I am starting to mentally curate the exhibition as I want to achieve a sense of “frieze” where the physical depth of the paintings on board interplay with the flatter works on paper. Lighting will be a key factor as we also need to isolate a darker area of the gallery to create the right conditions for a live projection work.
This space, being much larger that the shipping container studios downstairs will create the opportunity to construct different types of sets that embrace greater height and width and I am looking forward to the first evening projection shoot in the space next week.
This week I shot a group of projection images in the gallery space. This was quite different to working in the shipping container in the Precinct as the area was much larger and lighter- but created an opportunity to work with the reflections of the flooring. The warm brown tones of the polished timber allowed me to convey a sense of a shimmering, floating foreground – an interesting analogy as many of the source photographs from Europe were taken in Venice.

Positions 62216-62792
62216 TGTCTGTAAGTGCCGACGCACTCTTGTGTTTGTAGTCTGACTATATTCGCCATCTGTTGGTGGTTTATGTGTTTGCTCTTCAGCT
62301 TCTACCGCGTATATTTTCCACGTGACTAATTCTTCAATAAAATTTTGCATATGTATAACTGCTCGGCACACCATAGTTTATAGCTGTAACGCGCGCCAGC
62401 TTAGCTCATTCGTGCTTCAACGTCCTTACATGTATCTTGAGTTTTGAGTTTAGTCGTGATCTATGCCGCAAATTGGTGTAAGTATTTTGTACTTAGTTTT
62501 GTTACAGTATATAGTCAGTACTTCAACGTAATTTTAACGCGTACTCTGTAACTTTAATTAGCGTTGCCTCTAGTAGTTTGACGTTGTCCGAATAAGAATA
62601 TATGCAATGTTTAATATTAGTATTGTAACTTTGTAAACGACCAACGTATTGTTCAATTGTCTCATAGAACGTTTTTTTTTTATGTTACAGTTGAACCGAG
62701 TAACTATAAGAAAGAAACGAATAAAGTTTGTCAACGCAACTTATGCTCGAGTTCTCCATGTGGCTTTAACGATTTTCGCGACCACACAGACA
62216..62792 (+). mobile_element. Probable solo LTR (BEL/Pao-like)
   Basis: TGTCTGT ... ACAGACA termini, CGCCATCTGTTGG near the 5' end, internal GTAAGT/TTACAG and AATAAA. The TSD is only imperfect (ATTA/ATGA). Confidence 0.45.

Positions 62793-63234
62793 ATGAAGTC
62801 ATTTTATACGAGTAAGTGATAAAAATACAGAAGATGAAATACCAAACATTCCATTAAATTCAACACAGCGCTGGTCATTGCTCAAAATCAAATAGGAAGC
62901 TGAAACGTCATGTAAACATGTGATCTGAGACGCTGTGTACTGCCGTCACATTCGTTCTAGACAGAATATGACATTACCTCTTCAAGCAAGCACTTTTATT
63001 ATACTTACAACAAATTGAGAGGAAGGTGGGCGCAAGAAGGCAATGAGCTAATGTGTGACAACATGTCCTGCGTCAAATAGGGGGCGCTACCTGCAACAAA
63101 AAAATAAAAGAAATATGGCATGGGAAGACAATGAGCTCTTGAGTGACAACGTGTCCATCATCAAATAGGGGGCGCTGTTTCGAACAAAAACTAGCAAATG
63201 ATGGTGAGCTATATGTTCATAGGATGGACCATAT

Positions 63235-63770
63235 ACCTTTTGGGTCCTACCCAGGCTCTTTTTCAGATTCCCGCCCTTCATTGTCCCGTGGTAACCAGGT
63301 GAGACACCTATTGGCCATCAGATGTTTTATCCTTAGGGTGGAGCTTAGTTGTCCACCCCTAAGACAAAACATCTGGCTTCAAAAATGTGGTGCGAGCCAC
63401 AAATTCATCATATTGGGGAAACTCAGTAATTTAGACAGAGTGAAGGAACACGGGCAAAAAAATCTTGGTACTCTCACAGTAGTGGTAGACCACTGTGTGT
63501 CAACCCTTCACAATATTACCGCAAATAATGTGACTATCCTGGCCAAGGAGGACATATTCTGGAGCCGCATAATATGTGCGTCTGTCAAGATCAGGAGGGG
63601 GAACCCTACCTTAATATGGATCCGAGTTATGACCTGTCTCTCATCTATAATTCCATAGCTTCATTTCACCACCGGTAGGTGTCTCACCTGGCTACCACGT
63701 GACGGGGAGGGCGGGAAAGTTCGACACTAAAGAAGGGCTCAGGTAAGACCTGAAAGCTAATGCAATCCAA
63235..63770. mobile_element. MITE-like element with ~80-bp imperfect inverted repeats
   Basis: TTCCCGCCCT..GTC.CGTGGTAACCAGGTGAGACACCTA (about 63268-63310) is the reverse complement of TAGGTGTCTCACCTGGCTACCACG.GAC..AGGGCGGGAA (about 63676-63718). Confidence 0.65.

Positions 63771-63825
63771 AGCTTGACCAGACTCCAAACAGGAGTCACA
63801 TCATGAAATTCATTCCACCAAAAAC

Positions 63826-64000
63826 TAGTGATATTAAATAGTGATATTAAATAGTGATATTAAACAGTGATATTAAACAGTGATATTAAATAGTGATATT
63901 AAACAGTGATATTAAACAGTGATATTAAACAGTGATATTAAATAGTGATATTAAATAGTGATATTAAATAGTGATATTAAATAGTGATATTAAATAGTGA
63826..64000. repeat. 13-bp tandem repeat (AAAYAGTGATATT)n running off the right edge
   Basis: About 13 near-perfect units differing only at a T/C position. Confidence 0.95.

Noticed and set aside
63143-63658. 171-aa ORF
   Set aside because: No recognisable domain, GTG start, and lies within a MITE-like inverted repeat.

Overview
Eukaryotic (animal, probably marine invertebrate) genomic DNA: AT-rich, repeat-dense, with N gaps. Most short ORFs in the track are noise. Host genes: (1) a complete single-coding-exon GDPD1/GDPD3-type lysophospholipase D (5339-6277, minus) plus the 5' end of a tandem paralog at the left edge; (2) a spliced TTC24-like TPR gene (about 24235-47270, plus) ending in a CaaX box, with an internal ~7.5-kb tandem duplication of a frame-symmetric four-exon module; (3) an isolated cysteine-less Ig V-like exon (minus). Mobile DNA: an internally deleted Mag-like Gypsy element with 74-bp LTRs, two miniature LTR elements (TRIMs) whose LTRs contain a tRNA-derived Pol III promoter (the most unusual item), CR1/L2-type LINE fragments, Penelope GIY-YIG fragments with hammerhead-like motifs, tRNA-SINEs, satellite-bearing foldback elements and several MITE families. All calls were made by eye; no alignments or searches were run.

As the focal range was longer, I used some metal framed stools to form a sculptural interruption within the images. This also allowed me to capture a sense of a corner in the space, as the projection can be used to cut in on an angle and create a stronger sense of geometry.
These works will be printed at the same scale as the paintings on board – and at this stage I am thinking about experimenting with grouping them to accentuate the layered sense of surface.
The mental curation of the whole space is now occupying my mind, as some of the paintings are nearly complete. As I created the works in the space that they will be exhibited in, I am also thinking about how to evoke some narrative style works that share the process of the residency itself.